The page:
Um yeah, not appealing. One thing I like about gym workouts is having that feedback and information. If I wanted to exercise without parameters, I’d go for an easy run sans watch. Which I do fairly often. Because it’s fun.

So I headed to the treadmill (which I hated doing, because if I’d planned on running, I could have run outside) and knocked out two fast miles: the first at 7:45 and the second at 7:10. Efficiency on the brain, I guess.

Then I did an upper body weight circuit:

  • Bench press: 3 X 12 @ 75 lbs
  • Low row: 3 X 12 @ 75 lbs
  • Bicep curls: 2 X 15 @ 15 lbs, 1 X 10 @ 20 lb.
  • Shoulder press: 3 X 15 @ 15 lbs
  • Head bangers: 3 X 15 @ 30 lbs
  • Lat raises: 3 X 32 (4-position circuit) @ 5 lbs
  • Lat pull down: 3 X 12 @ 75 lbs
  • Push-up ladder, 10 down to 1, all on toes (yay!)

It was a good session overall, but I was most excited about the last one. This push-up ladder has been an on-and-off part of my routine for years, and being able to easily complete the whole thing without dropping to my knees at the end of a workout has always been something of a personal benchmark…for me, it’s like running a 6:00 mile. It means that I might not be in the best shape ever, but I’ve got something going.

(And believe me: I am not in the best shape ever at the moment. I’ve definitely put on a layer of fat since my boot-camp shape-up this summer. It comes and it goes, I guess. I’m okay with it.)

On that note, since this post lacks pictures, I’ll leave you with a glimpse of our first day of 2013.



This is appropriate attire for making a stay-the-hell-in-your-car beeline to the McDonald’s Drive-Thru. (Chicken McNuggets. With Sweet Chili Sauce. McAwesome. McAlways.)

Is the fast-food drive-thru attendant judging you? Yes, of course. Have they seen worse in the last twelve hours? Absolutely.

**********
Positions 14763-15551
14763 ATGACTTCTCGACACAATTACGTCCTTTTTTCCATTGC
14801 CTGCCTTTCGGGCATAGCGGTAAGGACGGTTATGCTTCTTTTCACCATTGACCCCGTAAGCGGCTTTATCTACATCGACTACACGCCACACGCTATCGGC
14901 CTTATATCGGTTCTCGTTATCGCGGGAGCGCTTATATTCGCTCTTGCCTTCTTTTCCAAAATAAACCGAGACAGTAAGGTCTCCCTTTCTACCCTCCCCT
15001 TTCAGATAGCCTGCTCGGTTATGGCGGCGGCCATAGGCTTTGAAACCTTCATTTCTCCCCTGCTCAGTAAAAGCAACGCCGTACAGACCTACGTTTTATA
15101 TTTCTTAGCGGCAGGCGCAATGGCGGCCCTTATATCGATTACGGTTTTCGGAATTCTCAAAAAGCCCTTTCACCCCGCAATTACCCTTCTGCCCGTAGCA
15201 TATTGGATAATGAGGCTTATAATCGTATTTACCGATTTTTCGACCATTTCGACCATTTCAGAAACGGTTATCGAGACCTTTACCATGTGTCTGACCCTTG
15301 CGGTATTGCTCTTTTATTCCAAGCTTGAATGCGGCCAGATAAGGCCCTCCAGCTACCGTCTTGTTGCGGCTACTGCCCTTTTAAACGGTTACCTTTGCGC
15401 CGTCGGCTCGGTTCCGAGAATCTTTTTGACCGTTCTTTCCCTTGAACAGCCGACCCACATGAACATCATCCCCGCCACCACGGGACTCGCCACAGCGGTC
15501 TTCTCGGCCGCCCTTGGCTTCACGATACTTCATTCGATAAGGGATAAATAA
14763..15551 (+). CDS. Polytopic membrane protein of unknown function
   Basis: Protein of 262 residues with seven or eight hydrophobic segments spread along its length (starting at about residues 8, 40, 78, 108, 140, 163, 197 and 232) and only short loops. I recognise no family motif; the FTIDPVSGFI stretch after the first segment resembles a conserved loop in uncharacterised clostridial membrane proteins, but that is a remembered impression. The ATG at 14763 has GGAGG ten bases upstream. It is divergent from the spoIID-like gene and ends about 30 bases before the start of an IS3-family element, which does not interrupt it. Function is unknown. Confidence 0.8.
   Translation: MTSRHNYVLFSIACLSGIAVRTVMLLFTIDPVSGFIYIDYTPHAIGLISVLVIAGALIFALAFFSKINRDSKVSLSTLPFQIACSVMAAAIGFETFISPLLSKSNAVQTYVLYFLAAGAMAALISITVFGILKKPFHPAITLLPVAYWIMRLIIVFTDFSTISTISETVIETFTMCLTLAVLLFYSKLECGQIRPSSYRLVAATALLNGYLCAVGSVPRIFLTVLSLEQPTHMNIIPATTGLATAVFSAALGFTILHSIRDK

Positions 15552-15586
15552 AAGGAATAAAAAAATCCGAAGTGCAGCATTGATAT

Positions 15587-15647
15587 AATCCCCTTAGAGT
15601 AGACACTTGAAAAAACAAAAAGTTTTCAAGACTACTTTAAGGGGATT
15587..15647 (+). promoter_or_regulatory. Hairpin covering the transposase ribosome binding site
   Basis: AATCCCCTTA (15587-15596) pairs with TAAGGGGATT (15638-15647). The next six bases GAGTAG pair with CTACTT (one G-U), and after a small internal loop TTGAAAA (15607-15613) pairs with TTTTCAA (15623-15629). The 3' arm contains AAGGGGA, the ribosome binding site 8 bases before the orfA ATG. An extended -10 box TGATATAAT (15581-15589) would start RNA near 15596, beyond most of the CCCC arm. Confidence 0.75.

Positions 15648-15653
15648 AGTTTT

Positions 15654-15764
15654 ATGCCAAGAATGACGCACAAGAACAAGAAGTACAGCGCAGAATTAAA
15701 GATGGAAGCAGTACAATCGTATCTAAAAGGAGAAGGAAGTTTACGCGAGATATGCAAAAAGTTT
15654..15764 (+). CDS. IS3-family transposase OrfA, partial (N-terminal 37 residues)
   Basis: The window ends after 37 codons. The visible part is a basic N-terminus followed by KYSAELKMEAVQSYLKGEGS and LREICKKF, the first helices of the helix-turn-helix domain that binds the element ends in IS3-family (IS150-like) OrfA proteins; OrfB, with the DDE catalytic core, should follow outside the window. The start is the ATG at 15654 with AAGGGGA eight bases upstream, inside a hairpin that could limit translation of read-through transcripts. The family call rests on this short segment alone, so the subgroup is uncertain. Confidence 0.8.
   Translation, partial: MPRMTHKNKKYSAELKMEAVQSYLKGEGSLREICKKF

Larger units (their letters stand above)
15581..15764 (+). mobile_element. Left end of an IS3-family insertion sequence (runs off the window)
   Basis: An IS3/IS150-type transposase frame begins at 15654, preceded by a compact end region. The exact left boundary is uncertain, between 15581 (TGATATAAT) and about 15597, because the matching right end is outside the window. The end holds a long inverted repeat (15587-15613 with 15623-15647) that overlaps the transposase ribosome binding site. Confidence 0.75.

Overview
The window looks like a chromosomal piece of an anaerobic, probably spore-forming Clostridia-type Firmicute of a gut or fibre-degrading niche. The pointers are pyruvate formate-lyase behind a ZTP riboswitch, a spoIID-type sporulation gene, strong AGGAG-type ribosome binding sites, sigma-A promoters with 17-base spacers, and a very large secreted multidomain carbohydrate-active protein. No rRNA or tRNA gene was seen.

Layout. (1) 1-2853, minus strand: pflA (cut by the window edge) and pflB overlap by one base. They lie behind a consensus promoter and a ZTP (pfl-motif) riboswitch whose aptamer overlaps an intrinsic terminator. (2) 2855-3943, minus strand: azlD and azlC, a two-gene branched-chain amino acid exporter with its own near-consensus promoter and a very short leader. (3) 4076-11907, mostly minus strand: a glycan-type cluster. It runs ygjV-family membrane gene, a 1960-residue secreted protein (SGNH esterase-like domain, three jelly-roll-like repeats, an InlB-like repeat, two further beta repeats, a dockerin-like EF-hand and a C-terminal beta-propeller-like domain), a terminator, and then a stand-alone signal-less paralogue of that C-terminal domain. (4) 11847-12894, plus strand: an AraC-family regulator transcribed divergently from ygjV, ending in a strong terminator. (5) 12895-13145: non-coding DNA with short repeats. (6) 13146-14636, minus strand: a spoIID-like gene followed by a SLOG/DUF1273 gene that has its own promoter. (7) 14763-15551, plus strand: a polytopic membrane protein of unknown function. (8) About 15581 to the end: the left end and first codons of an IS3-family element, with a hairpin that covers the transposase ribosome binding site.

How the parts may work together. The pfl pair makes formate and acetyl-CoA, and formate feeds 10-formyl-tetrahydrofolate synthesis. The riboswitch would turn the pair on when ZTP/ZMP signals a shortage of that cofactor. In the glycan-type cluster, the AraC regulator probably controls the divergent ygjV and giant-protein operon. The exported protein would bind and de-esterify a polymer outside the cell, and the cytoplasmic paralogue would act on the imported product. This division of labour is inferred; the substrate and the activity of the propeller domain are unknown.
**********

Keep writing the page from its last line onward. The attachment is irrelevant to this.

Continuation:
As for 2013 goals, I don’t really have any that I’m ready to share, but I’ll say this: I am absolutely looking forward to the first new year in several years where moving to a different state isn’t on the table. Staying put is a huge relief.

This started today. (Well, technically yesterday.)

Holy hell. How is it already time to start thinking about a spring race? Um, it’s 18 weeks until April 15? Are we sure about that?

[I should probably preface this post by saying that I have never followed a formal training plan for a marathon (or for any other distance, actually). At least, not since college when my coach wrote our workouts for the week on an 8″X11″ with a sharpie and photocopied them for us to hang in our dorm rooms. Oy…I am old and probably lack discipline!]

Anyway. Over the course of my dozen or so marathons, at my most organized, I’ve had ideas about how many 20+ milers I should fit in and rough weekly mileage goals. At my least organized, I’ve just been like, “oh I ran for two-something hours once, I should be fine.” (Which is a painful marathon training strategy on race day. Don’t do this.)

But I’ve never followed an actual plan penned by an actual person-who-presumably-knows-what-they’re-talking-about.

Enter Pfitzinger.

Honestly, I’ve heard nothing but tales of success from this dude and his plans. And also, tales of pain and suffering: he’s big on mingling pace work with endurance work, so you’ll get, like, a workout where not only do you have to complete a 22 mile run, but you must do 16 miles at race pace.

Good god. Awful. But the marathon is kind of an awful distance so I see where Pfitz is going with that. He’s going for awful. Which is how you’ll feel on race day. Can’t argue.